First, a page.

If you ask anyone who has gone through a divorce about what the most difficult part of the process was, most people will reply: property division. That's because, even though our state has tried to simplify property division, there are still things that can complicate the process considerably.
One thing that can make things particularly complex is the valuation of a closely held business for the purposes of property division. Texas judges have to take a number of things into consideration, including some things that are not as easily quantified. Let's take a closer look.
In community property states such as Texas, any money earned or property acquired during the course of the marriage is equally distributed between spouses when dividing assets. The same is often true for businesses as well. To divide the business evenly though, judges first have to take two things into consideration: tangible and intangible assets.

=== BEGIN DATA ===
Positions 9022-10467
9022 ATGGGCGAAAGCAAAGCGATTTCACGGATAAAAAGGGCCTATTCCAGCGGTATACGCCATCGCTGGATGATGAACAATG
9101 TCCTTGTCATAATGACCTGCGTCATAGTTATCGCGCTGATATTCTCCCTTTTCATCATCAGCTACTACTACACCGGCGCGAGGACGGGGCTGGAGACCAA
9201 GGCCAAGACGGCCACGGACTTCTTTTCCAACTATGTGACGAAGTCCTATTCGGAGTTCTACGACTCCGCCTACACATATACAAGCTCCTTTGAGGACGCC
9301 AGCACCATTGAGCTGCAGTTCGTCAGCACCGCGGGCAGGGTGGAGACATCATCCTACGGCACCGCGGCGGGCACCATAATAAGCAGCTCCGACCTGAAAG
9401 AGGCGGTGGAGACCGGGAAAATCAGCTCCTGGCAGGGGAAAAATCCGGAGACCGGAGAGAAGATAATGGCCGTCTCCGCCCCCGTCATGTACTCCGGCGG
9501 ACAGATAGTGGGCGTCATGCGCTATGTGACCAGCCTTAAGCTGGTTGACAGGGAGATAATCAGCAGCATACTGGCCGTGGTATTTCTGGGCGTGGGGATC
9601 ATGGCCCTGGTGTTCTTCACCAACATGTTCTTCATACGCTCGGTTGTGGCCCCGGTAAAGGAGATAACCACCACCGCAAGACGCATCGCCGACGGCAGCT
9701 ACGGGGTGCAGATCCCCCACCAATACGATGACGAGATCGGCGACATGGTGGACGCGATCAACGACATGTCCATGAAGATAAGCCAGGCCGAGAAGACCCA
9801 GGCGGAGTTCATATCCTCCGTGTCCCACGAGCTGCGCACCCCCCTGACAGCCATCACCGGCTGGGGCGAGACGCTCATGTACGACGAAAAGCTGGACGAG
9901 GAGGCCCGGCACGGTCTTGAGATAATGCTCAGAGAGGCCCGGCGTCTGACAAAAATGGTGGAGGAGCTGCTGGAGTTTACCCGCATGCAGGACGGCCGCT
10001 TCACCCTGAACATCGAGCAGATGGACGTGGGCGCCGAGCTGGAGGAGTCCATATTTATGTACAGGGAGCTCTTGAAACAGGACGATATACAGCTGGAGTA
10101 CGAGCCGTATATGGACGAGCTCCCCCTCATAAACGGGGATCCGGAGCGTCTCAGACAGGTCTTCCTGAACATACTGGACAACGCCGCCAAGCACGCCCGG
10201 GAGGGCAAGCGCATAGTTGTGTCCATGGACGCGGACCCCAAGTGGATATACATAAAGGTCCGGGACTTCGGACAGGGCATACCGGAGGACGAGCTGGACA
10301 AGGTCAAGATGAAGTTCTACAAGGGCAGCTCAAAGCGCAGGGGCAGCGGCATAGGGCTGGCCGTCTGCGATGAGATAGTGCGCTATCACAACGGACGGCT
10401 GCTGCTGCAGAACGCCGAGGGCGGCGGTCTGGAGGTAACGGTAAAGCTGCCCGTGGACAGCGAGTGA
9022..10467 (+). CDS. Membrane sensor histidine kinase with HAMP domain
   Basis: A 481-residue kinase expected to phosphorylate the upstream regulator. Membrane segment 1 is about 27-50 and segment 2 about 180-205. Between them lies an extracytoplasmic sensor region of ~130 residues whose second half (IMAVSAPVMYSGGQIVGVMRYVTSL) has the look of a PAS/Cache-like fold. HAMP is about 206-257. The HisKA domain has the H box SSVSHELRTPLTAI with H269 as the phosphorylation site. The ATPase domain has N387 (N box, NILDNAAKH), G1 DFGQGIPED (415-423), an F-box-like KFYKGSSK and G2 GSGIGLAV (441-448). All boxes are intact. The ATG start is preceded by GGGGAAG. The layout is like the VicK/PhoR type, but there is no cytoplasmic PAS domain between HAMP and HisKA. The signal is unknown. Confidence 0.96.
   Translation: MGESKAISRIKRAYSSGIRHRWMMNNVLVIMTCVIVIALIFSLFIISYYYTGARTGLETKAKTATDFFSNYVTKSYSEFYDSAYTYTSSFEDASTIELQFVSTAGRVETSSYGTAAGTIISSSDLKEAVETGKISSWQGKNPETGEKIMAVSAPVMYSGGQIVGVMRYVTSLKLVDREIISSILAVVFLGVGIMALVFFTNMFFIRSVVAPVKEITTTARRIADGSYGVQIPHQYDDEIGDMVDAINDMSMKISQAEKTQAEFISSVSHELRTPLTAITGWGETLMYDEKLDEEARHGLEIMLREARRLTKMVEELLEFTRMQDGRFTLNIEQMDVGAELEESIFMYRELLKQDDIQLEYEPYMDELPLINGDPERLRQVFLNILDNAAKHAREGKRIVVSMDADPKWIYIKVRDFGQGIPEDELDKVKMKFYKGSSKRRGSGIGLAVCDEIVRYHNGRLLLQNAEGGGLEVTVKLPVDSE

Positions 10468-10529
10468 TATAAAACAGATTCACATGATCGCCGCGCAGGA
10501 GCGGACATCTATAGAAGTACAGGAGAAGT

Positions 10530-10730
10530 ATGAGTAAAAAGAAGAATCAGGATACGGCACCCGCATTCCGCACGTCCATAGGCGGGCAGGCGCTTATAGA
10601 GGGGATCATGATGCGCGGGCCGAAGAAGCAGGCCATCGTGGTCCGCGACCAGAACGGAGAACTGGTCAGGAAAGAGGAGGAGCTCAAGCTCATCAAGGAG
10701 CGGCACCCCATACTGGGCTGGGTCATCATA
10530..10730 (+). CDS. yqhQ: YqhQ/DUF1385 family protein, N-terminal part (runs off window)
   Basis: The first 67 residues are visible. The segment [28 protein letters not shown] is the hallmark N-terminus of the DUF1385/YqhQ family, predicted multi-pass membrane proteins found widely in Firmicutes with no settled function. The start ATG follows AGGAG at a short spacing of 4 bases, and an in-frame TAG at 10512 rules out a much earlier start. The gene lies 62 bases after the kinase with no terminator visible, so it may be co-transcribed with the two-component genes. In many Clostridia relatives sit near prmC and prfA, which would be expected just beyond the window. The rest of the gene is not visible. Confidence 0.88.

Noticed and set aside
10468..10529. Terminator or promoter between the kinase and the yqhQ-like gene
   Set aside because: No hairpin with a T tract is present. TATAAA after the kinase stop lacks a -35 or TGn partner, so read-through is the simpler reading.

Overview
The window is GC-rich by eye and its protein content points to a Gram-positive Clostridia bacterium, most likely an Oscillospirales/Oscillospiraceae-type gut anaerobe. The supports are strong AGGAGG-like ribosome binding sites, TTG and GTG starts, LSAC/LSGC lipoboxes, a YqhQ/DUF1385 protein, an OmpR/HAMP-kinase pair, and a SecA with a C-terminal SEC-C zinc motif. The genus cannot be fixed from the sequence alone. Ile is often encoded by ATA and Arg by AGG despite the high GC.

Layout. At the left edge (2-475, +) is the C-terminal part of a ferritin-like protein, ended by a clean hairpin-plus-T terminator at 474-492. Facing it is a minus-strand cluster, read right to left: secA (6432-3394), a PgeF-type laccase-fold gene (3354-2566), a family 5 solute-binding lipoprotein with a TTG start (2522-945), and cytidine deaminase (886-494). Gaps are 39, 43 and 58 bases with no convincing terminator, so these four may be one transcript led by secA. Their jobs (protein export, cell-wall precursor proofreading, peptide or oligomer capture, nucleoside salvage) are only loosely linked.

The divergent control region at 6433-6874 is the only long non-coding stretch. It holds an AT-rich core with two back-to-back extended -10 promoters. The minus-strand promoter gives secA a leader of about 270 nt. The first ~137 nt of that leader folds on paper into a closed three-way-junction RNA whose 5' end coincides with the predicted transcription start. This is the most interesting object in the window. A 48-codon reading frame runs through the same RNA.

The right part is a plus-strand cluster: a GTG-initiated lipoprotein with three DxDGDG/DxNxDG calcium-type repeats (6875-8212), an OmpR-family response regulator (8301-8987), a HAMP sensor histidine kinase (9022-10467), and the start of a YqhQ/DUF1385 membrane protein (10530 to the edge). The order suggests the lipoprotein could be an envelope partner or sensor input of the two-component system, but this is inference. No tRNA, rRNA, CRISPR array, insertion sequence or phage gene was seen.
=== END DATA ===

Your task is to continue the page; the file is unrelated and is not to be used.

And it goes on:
Tangible assets are relatively easy to calculate because they are based on physical parts of the business such as current assets or the building and land the business resides in or on. Intangible assets, however, can be far trickier to calculate. In most cases, judges rely on "goodwill" to determine a majority of the intangible assets' value.
The goodwill of a business is often defined as the "characteristics of a business or individual that cause[s] customers to return to that business or person." Determining goodwill can be a time-consuming process though because an appraiser needs to look over the business' records and take into consideration a person's personal goodwill before making a valuation.
Because of the complexity surrounding this part of property division, legal counsel may be necessary, especially considering the assets that could be at stake. It's something we hope our readers will not over look when it comes to their own divorce.
Source: Divorcemag.com, "Proper Evaluation of "Goodwill" of a Business During Divorce," Bruce Richman, Accessed Sept. 5, 2014